A Colorado-based bakery has come under fire after allegedly refusing to bake a wedding cake for a local gay couple.

Denver Westword reports that Dave Mullins and Charlie Craig, who will tie the knot this fall, hoped to order a wedding cake from Lakewood's Masterpiece Cakeshop but claim they were refused by bakery owner Jack Phillips, who is said to have told them his business doesn't support same-sex marriage.

"This is the first time I've ever been refused service at a business because I was gay," Mullins is quoted by Philadelphia Magazine as saying in a statement. "I want [Phillips] to know that what he did hurt us. All we wanted was a cake. We didn't want him to put on a rainbow shirt and march in the gay pride parade."

Westword notes that an unnamed Masterpiece Cakeshop employee would only note, "We have nothing to say about that." When pressed about the accusations of discrimination, the employee added, "We don't want to talk about that, so you'll just have to make something up."

An online petition in support of the couple has drawn nearly 400 signatures at the time of this writing, and a Facebook group, "Boycott Masterpiece Bakeshop," currently has over 200 members. "I'm not sure how the cakes taste, but I know how bigotry and hate tastes and it is disgusting," the group's founder writes.

Meanwhile, the bakery's Yelp page has since been inundated with angry comments. "Masterpiece Cakeshop does have a right to refuse service; and we have a right to withhold patronage," writes one user. "It's an idiotic business move and he deserves everything he gets." Adds another: "You should be thankful for every single customer that you can possibly find, instead you choose to turn them away. What kind of small business thinks that this can possibly be a good idea for the company?"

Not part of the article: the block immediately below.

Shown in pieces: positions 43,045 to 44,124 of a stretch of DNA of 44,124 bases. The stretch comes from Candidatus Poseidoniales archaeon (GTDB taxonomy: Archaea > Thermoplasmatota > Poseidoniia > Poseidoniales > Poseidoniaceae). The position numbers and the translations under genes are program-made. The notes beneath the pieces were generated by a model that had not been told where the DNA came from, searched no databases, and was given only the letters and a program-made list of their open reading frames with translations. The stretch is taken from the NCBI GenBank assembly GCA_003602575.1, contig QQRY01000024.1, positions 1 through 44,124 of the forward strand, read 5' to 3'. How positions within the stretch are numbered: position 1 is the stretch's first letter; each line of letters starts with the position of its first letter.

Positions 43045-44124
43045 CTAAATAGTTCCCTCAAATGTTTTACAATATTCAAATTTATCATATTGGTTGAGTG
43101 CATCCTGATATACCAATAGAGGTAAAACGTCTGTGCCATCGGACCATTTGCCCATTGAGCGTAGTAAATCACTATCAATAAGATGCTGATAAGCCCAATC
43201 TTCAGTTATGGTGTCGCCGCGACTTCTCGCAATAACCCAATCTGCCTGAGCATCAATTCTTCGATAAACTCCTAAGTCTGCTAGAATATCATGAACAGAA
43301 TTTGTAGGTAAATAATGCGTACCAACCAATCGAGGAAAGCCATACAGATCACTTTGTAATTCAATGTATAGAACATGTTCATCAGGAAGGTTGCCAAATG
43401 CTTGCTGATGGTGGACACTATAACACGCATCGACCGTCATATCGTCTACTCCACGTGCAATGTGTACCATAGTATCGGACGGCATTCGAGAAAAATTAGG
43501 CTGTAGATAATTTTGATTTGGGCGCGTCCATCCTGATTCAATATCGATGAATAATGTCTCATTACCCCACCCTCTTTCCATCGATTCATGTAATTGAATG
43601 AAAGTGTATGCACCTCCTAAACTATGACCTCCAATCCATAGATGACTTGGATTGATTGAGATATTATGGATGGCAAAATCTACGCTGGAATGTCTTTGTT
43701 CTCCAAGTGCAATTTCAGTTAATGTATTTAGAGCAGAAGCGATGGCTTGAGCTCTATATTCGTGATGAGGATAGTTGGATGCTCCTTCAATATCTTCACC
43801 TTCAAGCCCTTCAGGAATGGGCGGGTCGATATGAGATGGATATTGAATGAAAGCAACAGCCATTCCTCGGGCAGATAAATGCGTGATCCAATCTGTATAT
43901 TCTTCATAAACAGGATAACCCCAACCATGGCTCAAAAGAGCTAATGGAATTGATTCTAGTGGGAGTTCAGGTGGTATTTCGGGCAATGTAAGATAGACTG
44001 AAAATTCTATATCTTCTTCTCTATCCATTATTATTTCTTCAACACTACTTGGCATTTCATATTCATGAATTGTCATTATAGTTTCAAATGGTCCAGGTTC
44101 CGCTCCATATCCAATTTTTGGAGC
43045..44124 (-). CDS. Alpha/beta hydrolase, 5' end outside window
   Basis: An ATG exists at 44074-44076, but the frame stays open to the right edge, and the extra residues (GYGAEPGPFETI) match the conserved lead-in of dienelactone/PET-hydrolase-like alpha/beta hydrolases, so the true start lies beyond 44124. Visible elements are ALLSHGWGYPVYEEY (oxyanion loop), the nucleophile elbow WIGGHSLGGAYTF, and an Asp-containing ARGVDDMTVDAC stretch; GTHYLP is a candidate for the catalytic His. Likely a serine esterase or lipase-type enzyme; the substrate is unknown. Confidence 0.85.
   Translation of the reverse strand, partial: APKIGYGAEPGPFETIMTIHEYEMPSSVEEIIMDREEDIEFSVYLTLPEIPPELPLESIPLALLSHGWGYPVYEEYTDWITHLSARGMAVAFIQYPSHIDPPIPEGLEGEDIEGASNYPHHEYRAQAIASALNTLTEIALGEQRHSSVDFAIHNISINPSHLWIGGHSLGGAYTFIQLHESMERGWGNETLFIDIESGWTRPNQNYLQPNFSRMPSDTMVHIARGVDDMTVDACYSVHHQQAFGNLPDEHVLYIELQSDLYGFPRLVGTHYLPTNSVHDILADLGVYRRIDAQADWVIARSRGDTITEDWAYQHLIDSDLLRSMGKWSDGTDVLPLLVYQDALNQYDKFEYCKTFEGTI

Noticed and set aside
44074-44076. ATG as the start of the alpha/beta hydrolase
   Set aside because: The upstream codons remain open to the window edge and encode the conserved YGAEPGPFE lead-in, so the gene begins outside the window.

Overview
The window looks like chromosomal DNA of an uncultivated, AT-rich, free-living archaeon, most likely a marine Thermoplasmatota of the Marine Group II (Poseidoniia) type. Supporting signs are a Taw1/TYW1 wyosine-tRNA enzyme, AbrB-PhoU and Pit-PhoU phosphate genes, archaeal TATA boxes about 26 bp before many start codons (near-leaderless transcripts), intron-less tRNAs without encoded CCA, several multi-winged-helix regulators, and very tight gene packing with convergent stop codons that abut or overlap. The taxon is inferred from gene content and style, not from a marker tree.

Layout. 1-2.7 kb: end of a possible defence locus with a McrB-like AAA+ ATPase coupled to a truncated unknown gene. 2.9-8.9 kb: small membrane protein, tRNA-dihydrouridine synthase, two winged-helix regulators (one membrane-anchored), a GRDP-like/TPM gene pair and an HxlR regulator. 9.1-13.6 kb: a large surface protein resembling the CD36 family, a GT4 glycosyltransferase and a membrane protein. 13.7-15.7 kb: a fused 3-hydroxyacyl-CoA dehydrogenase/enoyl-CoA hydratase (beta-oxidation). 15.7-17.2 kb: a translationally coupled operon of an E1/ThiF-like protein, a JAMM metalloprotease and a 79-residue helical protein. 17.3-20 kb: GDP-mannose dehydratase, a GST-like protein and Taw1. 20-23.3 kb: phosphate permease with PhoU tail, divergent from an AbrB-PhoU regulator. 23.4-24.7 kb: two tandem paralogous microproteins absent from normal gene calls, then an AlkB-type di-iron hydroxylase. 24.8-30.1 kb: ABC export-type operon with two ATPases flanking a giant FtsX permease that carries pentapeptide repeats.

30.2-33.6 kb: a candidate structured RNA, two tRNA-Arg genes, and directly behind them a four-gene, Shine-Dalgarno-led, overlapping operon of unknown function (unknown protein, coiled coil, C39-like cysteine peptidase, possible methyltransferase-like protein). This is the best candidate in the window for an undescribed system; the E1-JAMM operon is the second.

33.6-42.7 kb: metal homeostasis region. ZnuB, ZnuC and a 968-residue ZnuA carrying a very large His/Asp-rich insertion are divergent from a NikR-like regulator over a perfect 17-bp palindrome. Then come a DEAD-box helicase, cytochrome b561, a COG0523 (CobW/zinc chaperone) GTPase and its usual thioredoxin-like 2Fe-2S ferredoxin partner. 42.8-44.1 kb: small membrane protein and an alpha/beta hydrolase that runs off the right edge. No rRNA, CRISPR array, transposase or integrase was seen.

Mullins, 28, and Craig, 31, are reportedly planning to wed in Provincetown, Mass. in September, with a Denver-based reception to follow a month later. The couple has since decided to order their celebratory dessert from "the gayest cake shop we could think of," as Mullins tells Westword.

In November 2011, a lesbian couple was similarly denied a wedding cake by the Christian owner of an Iowa-based bakery. "I didn't do the cake because of my convictions for their lifestyle," Victoria Childress, who runs her bakery from home, told KCCI-TV at the time. "It is my right, and it's not to discriminate against them. It's not so much to do with them, it's to do with me and my walk with God and what I will answer [to] Him for."

To view the petition in support of Mullins and Craig, click here.

Earlier on HuffPost:

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  • Connecticut

    Since November 12, 2008

  • Delaware

    Gay marriage law <a href="http://www.huffingtonpost.com/2013/05/07/delaware-gay-marriage-law-_n_3232771.html" target="_blank">enacted</a>, weddings to begin July 1.

  • Iowa

    Since April 3, 2009

  • Maine

    In 2012, Maine voted in favor of a ballot amendment to legalize gay marriage.

  • Maryland

    The gay marriage bill was signed into law by Gov. Martin O'Malley (D) on March 1, 2012. Opponents later gathered enough signatures to force the issue back onto the ballot in November 2012, but voters rejected the effort against gay marriage.

  • Massachusetts

    Since May 17, 2004

  • Minnesota

    Same-sex marriage bill signed into law in May. Gay marriages will begin in August.

  • New Hampshire

    Since January 1, 2010

  • New York

    Since July 24, 2011

  • Rhode Island

    Bill passed in May. Law takes effect on August 1, 2013.

  • Vermont

    Since September 1, 2009

  • Washington

    On February 13, 2012, Gov. Christine Gregoire (D) signed a law allowing same-sex marriage ceremonies to begin on June 7, 2012. The process was delayed by gay marriage opponents who gathered enough signatures to put the issue up to a state vote in November 2012. They voted to approve it on Election Day.

  • Washington D.C.

    Since March 9, 2010

  • California

    The state initially began conducting gay marriages on June 16, 2008. On November 5, 2008, however, California voters passed Proposition 8, which amended the state's constitution to declare marriage as only between a man and a woman. In 2013, the Supreme Court ruled against that law, and the state shortly thereafter began sanctioning same-sex nuptials.